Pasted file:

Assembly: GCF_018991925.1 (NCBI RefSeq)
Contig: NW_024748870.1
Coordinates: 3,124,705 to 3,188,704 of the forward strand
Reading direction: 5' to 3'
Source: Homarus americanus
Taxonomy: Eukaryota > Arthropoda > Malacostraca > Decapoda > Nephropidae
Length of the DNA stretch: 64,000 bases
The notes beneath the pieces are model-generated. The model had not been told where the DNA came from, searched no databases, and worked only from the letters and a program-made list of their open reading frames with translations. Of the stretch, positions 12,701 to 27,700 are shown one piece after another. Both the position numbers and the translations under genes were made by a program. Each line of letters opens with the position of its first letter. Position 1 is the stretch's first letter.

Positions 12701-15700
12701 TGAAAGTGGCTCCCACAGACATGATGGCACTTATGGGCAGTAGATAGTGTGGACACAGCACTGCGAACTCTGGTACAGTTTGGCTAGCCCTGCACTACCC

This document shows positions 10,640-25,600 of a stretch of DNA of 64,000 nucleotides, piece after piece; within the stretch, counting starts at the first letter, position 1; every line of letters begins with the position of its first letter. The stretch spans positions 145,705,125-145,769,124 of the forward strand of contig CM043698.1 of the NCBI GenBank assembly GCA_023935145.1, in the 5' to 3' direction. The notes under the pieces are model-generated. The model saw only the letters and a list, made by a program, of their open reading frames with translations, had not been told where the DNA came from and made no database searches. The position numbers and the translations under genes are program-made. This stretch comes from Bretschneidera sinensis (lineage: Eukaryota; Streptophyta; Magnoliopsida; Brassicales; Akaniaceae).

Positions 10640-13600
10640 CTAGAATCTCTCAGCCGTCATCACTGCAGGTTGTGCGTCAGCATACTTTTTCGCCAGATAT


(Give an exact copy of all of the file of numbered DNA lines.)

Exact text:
Assembly: GCF_018991925.1 (NCBI RefSeq)
Contig: NW_024748870.1
Coordinates: 3,124,705 to 3,188,704 of the forward strand
Reading direction: 5' to 3'
Source: Homarus americanus
Taxonomy: Eukaryota > Arthropoda > Malacostraca > Decapoda > Nephropidae
Length of the DNA stretch: 64,000 bases
The notes beneath the pieces are model-generated. The model had not been told where the DNA came from, searched no databases, and worked only from the letters and a program-made list of their open reading frames with translations. Of the stretch, positions 12,701 to 27,700 are shown one piece after another. Both the position numbers and the translations under genes were made by a program. Each line of letters opens with the position of its first letter. Position 1 is the stretch's first letter.

Positions 12701-15700
12701 TGAAAGTGGCTCCCACAGACATGATGGCACTTATGGGCAGTAGATAGTGTGGACACAGCACTGCGAACTCTGGTACAGTTTGGCTAGCCCTGCACTACCC

This document shows positions 10,640-25,600 of a stretch of DNA of 64,000 nucleotides, piece after piece; within the stretch, counting starts at the first letter, position 1; every line of letters begins with the position of its first letter. The stretch spans positions 145,705,125-145,769,124 of the forward strand of contig CM043698.1 of the NCBI GenBank assembly GCA_023935145.1, in the 5' to 3' direction. The notes under the pieces are model-generated. The model saw only the letters and a list, made by a program, of their open reading frames with translations, had not been told where the DNA came from and made no database searches. The position numbers and the translations under genes are program-made. This stretch comes from Bretschneidera sinensis (lineage: Eukaryota; Streptophyta; Magnoliopsida; Brassicales; Akaniaceae).

Positions 10640-13600
10640 CTAGAATCTCTCAGCCGTCATCACTGCAGGTTGTGCGTCAGCATACTTTTTCGCCAGATAT